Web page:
What this program (pnpdump) does, is sample all ISA PNP cards on your machine and produce an output that is DISABLED, but configured, for your system. You then need to edit this file and select paramaters (such as IRQ, IO and DMA) according to how you like them). A good move here, to start, is simply configure settings the same way as windoze. It is initially disabled because pnpdump has defined all possible resources, not just one.
Once the file is configured (and it isn't hard to do) you can type in
"isapnp /etc/isapnp.conf" (see addenda at bottom)
this can be run at any time and simply asserts the resources you specified in the file. Importantly (unknown to you) isapnp is pre-configured to run at boot time (during init.d) without you doing one thing further.
You are now ready to continue, and use modprobe the way you always have as in
"modprobe sb io=0x220 irq=9 dma=1 dma16=5" (see addenda at bottom)
The syntax values above (eg a soundblaster at IO 220) MUST match the values you edited in isapnp.conf. It is a personal choice to reflect modprobe against ISA PNP, or vice versa, bottom line, they must match.
Briefly, here are the steps you need to do to get to the "modprobe'' stage. (modprobe is documented in the relevant HOWTO doc for the given card under the hammer)
1) CMOS: configure for "PNP OS aware"
2) CMOS: reserve the IRQ for a ISA PNP (or just plain ISA) card NOT PCI PNP
3) Run "pnpdump >/etc/isapnp.conf"
4) Edit the resulting file and select IRQ and IO according to the list of possibilities (it's your decision to choose one of all the possibilities).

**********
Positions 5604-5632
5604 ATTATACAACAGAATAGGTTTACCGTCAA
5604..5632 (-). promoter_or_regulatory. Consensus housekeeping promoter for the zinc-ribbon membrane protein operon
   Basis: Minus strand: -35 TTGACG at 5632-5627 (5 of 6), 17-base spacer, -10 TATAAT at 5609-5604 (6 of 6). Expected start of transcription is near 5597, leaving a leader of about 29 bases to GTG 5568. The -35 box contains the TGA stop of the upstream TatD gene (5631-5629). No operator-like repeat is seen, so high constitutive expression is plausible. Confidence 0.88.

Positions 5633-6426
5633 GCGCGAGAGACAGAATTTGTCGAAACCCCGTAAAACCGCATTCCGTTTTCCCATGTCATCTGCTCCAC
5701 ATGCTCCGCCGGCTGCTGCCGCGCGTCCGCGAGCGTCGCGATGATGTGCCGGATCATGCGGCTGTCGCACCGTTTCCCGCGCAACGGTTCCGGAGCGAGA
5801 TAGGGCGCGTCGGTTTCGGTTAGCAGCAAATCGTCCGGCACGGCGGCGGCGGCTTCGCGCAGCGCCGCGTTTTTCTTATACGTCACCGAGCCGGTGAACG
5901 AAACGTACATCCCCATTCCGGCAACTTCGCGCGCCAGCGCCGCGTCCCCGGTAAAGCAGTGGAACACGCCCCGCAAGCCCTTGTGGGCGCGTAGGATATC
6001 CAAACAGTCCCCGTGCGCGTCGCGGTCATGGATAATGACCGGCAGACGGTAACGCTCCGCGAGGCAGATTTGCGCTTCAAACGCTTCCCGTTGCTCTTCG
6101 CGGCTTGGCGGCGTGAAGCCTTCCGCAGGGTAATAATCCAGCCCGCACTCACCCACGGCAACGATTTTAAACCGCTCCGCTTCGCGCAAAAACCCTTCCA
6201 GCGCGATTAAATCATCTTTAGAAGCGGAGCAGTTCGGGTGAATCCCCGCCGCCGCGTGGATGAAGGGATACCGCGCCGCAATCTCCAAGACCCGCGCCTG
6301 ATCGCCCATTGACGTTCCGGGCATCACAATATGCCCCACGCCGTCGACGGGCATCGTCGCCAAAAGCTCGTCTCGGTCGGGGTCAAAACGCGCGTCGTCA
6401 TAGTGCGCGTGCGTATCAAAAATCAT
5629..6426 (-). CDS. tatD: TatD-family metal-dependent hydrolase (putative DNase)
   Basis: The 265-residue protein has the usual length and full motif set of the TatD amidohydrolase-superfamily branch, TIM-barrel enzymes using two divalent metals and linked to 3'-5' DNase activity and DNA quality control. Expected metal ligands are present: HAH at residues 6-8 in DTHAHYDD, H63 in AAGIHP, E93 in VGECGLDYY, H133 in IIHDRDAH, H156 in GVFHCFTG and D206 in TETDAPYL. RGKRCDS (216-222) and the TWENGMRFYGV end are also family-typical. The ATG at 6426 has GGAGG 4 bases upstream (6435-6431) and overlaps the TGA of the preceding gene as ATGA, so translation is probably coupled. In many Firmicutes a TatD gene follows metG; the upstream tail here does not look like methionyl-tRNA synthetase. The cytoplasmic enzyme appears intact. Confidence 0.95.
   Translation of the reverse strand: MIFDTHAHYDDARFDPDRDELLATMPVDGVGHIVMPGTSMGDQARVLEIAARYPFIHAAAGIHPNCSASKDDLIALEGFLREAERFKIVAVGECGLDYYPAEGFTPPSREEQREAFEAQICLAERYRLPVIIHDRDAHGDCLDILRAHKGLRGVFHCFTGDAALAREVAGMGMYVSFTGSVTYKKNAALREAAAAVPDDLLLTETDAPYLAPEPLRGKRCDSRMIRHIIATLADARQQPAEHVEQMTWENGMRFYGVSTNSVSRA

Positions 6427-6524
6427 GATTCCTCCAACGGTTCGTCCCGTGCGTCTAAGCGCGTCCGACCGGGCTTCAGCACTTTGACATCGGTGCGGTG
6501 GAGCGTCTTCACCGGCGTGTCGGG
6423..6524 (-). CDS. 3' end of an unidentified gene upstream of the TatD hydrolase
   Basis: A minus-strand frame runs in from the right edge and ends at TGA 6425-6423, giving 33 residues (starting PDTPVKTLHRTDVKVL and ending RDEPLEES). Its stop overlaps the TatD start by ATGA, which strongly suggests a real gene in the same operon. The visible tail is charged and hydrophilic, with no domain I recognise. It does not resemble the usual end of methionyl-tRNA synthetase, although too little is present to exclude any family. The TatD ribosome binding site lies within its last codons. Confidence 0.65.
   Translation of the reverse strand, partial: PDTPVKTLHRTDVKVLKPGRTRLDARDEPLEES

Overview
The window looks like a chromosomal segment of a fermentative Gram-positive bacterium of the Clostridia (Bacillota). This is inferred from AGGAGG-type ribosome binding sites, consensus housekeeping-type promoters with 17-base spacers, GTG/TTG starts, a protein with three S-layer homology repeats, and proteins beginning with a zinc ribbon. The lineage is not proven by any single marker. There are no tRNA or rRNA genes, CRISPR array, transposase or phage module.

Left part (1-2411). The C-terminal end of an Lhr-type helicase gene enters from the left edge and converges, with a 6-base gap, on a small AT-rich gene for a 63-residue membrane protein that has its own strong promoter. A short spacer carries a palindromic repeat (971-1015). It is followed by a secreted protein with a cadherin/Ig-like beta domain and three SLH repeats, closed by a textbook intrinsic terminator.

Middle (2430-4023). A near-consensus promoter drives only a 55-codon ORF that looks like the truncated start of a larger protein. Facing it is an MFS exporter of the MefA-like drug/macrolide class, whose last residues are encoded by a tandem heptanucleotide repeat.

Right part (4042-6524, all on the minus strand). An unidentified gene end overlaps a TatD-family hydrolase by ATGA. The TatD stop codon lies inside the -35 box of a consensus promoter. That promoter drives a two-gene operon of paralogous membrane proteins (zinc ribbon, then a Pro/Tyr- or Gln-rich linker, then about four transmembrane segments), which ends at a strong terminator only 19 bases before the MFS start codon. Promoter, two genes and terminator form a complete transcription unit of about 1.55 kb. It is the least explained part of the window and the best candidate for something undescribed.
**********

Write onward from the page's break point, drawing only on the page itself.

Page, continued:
5) Reboot, or simply type in "isapnp /etc/isapnp.conf"
6) Test the result by typing "modprobe <device> io=0x??? irq=??"
Step 6 is beyond the scope of this document. It is pointed out as an illustration of matching the resources declared as used in isapnp.conf and the ?? values you must, ultimately, specify.
Many users have reported that they use
"pnpdump -c >/etc/isanpnp.conf"
The -c option will select a suitable configuration for you so that you can avoid the need to edit the ispnp.conf file. The only drawback is that you MUST then use the resources that it has selected. This means, that rather than configuring isapnp to match modprobe, you must match modprobe against isapnp. For those of you on dual boot systems, it cannot be assumed that windows and linux will have the same resources, using this option.
The use of modprobe is a diagnostic tool only. In a Caldera system (OLX 2.2 and 2.3) and Redhat 6.x the functionality of modprobe is installed in COAS->KERNEL->LOAD->Modules. You use modprobe only to verify that you installation is correct. Once satisfied, copy the paramaters used for modprobe into the COAS.